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JOURNAL ARTICLE
MULTICENTER STUDY

Diagnosing centrally located pulmonary embolisms in the emergency department using point-of-care ultrasound

Kristin H Dwyer, Joshua S Rempell, Michael B Stone
American Journal of Emergency Medicine 2018, 36 (7): 1145-1150
29174452

OBJECTIVE: The study objective was to investigate the combined accuracy of right heart strain on focused cardiac ultrasound (FOCUS) and deep vein thrombosis (DVT) on compression ultrasound (CUS) for identification of centrally located pulmonary embolism (PE) diagnosed on computed tomography pulmonary angiography (CTPA).

METHODS: This was a prospective observational study using a convenience sample of patients undergoing CTPA in the emergency department (ED) for evaluation of PE. Patients received a FOCUS looking for right heart strain (McConnell's sign, septal flattening, right ventricular enlargement or tricuspid annular plane systolic ejection (TAPSE) <17mm) and a CUS looking for DVT. Ultrasounds were interpreted by both the investigator performing the ultrasound and the principal investigator independently.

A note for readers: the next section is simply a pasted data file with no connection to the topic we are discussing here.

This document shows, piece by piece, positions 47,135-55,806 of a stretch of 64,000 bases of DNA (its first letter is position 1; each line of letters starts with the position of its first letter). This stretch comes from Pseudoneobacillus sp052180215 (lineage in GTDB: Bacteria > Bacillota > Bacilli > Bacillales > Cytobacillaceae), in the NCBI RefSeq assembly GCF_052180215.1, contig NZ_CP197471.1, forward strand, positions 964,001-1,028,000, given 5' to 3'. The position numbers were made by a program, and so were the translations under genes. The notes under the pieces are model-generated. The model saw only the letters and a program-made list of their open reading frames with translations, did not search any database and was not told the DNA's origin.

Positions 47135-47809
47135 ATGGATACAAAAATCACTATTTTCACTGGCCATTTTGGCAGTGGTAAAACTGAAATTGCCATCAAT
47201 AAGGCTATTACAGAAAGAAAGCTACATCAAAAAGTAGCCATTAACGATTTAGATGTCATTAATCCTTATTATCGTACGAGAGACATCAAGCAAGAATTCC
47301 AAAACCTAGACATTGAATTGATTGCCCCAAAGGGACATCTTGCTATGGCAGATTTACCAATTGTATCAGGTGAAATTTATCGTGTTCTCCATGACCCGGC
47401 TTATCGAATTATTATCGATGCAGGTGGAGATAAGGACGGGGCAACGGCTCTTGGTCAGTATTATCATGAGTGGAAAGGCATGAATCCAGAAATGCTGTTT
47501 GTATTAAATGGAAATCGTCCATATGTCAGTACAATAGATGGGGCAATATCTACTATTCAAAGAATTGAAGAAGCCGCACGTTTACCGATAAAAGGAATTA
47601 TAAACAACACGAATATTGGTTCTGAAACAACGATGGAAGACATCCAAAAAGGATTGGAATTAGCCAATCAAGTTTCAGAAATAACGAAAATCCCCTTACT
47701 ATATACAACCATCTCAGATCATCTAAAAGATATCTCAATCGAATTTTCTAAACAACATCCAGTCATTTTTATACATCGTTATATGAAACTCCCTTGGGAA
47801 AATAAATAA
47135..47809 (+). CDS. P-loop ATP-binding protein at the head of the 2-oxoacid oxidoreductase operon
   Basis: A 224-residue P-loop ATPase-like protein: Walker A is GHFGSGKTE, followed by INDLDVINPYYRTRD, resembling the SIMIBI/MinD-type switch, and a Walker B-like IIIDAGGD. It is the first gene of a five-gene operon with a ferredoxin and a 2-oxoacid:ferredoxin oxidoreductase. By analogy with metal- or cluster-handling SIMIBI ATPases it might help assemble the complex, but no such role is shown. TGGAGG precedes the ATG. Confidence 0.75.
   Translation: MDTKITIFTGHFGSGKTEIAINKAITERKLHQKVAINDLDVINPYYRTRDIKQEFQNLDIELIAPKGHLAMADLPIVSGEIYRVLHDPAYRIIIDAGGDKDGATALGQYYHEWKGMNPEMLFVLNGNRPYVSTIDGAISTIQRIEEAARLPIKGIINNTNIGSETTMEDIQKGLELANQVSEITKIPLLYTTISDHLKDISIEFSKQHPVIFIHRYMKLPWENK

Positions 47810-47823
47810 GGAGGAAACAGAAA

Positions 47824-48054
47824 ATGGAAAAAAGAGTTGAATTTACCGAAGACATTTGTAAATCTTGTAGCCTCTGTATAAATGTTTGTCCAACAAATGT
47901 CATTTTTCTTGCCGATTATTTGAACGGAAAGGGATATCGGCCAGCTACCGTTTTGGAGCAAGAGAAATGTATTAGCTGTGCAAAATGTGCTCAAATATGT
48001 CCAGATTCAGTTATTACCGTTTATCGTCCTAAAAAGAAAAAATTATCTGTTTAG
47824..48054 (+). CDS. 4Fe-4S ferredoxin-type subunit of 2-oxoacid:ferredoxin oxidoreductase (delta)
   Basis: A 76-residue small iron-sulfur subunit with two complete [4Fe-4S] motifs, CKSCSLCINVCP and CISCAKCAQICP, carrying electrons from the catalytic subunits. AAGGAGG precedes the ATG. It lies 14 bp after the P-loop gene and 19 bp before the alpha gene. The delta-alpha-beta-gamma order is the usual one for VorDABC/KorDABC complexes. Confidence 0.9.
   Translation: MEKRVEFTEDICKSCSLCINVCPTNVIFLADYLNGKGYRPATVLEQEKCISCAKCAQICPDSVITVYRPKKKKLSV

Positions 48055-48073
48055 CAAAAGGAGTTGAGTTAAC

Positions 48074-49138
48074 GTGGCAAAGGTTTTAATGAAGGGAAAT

RESULTS: There were 199 patients enrolled in the study, with 46/199 (23.1%) positive for a PE. Of these, 20/46 (43.5%) PE's were located centrally. Of those with a PE, 20/46 (43.5%) had an associated DVT identified on bedside ultrasound. Among patients with a proximal PE, 18/20 (90.0%) had evidence of right heart strain and the combination of lower extremity CUS and FOCUS was 100% sensitive. Diagnostic accuracy of ultrasound was much lower for peripherally located PEs.

CONCLUSIONS: Emergency physician-performed bedside ultrasound may be sufficient to exclude the presence of centrally located PE, as the sensitivity in this study was 100%. Additionally, several patients with PE may qualify for early anticoagulation when DVT is identified, and further research in indicated to determine whether these patients ultimately require CTPA given identical treatment algorithms in the absence of RV strain or biomarker elevation.

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